Mary Rowlandson Captivity Narrative Essay

Mary Rowlandson Captivity Narrative Essay-74
Dugard wrote her moving and dignified memoir without a ghostwriter.Dardenne, although enraged by the curiosity of the media and the invasive sympathy of the public, described writing her story as a way “to tidy those pieces away in my own memory bank but in a form which I hope will be once and for all and forever: a book on a shelf.Yet they follow the pattern of the captivity narrative, from the taking (“One fateful day in June of 1991 changed my life forever,” writes Jaycee Dugard, abducted when she was 11 and held for 18 years), through prolonged captivity, to release and return.

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Of hers, Dugard writes, “He gives me hugs sometimes and makes me feel loved.” While the psychological shorthand for hostages who develop emotional attachments to their kidnappers is Stockholm syndrome, freed captives often protest the term’s simplification and pathologization of their experience. Dugard read fairy tales, mythology and romance novels by Nora Roberts and Danielle Steel. They found ways to observe and imagine, even to write in captivity.

As Natascha Kampusch, an Austrian woman kidnapped at the age of 10 and imprisoned for eight years until she was able to escape, writes: “Getting closer to the kidnapper is not an illness. Sabine Dardenne, a Belgian woman locked for 80 days in a cellar as a 12-year-old, “always had an eye for detail,” she notes, and “everything that I’d noticed or heard was etched on my brain.” Kampusch wrote short stories in her mind “that nobody would put on paper.” Eventually she managed to get paper and write her own science fiction novel.

Angela Carter’s 1979 novel “The Bloody Chamber” dwells lovingly on scented hothouse flowers, a ruby necklace, mirrors and .

But the realistic cells of captivity narratives are small, barren, dirty and dark.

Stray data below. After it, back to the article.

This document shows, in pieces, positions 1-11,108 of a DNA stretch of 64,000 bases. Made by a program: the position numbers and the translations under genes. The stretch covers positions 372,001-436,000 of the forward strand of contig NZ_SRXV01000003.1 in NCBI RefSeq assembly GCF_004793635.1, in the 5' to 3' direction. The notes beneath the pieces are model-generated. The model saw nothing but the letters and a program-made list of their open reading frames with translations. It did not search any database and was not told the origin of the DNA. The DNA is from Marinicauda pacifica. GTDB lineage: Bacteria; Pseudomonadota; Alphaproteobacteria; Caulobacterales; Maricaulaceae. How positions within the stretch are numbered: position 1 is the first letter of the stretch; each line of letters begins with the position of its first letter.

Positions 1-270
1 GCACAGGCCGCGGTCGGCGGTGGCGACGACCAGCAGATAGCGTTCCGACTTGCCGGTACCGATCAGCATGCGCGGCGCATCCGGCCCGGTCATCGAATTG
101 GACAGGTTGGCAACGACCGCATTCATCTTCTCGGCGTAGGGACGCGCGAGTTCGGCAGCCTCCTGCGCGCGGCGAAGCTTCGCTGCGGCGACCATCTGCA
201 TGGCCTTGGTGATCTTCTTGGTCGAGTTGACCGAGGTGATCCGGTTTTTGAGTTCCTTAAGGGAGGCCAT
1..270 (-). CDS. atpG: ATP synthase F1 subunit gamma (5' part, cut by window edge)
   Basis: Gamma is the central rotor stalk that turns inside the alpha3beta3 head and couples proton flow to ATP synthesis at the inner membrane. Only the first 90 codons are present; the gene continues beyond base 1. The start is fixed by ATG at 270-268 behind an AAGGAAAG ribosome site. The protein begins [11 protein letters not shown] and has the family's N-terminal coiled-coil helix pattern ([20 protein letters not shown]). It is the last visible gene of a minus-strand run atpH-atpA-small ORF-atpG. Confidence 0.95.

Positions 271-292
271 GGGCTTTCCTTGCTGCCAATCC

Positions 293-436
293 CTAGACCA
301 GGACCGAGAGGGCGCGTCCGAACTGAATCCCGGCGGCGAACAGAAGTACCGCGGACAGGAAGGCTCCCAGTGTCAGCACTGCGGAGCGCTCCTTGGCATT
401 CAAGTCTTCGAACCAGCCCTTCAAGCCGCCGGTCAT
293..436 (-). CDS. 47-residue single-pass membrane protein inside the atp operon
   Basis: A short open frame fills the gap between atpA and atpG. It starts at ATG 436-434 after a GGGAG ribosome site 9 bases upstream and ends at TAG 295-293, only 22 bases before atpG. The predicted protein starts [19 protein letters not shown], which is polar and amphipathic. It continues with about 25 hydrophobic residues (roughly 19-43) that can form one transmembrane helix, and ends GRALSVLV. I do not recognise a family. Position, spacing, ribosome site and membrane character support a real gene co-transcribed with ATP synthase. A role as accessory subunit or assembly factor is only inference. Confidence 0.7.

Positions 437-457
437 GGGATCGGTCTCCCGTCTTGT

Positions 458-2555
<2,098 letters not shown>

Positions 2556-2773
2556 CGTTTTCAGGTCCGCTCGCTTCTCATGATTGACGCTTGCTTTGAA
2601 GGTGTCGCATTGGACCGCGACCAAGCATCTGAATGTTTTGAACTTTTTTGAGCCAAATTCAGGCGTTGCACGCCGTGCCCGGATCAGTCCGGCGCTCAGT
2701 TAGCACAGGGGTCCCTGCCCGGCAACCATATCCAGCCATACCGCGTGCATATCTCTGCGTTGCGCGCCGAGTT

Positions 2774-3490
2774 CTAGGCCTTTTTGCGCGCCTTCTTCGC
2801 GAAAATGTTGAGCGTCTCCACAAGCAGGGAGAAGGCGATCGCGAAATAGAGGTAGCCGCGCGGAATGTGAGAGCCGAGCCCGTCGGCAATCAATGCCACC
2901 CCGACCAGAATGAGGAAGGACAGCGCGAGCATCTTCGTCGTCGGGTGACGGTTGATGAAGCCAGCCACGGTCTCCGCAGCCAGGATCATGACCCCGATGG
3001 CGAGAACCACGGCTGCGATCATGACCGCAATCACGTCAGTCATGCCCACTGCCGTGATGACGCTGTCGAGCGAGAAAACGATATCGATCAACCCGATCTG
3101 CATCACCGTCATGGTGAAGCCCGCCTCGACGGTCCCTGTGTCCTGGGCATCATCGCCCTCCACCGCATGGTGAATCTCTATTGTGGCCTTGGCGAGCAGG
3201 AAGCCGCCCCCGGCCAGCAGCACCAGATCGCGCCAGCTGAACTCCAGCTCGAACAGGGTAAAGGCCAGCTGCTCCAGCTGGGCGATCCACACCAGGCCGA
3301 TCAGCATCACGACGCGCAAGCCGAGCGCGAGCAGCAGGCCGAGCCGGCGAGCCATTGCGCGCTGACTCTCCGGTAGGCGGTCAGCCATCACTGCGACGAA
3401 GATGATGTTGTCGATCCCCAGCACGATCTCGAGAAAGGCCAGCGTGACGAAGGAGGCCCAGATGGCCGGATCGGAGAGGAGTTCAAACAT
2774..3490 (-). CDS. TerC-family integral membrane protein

Regarding the Indians as savages, she also learned to acknowledge their humanity, and to negotiate and bargain with them.

After being ransomed, Rowlandson relived her ordeal for many months in dreams and flashbacks of “the night season.” But as she slowly adjusted to her return, Rowlandson came to understand how much she had changed, and found emotional expression, religious grace and public acceptance through writing her story.

We should not feel guilty for wanting to read them.

An essay on June 9 about the literary theme of the abduction of women misstated the year that Mary Rowlandson, the author of an early colonial captivity narrative, was kidnapped by Narragansett Indians.

But what about the widely read books by and about the female survivors of kidnapping that have appeared in the last 10 years?

These range from “Bringing Elizabeth Home” (2003), by the parents of Elizabeth Smart; to the memoirs “I Choose to Live” (2005), by Sabine Dardenne, “3,096 Days” (2010), by Natascha Kampusch, and “A Stolen Life” (2011), by Jaycee Dugard; and the novel “Room” (2010), by Emma Donoghue, inspired by the cases of Dardenne, Kampusch and Josef Fritzl, an Austrian man who kept his daughter imprisoned in his basement for 24 years, fathering seven children with her. They have some affinity with classic Gothic fiction, in which women are imprisoned in castles with a lush décor symbolic of female sexuality — crimson draperies, jeweled caskets, veiled portraits.

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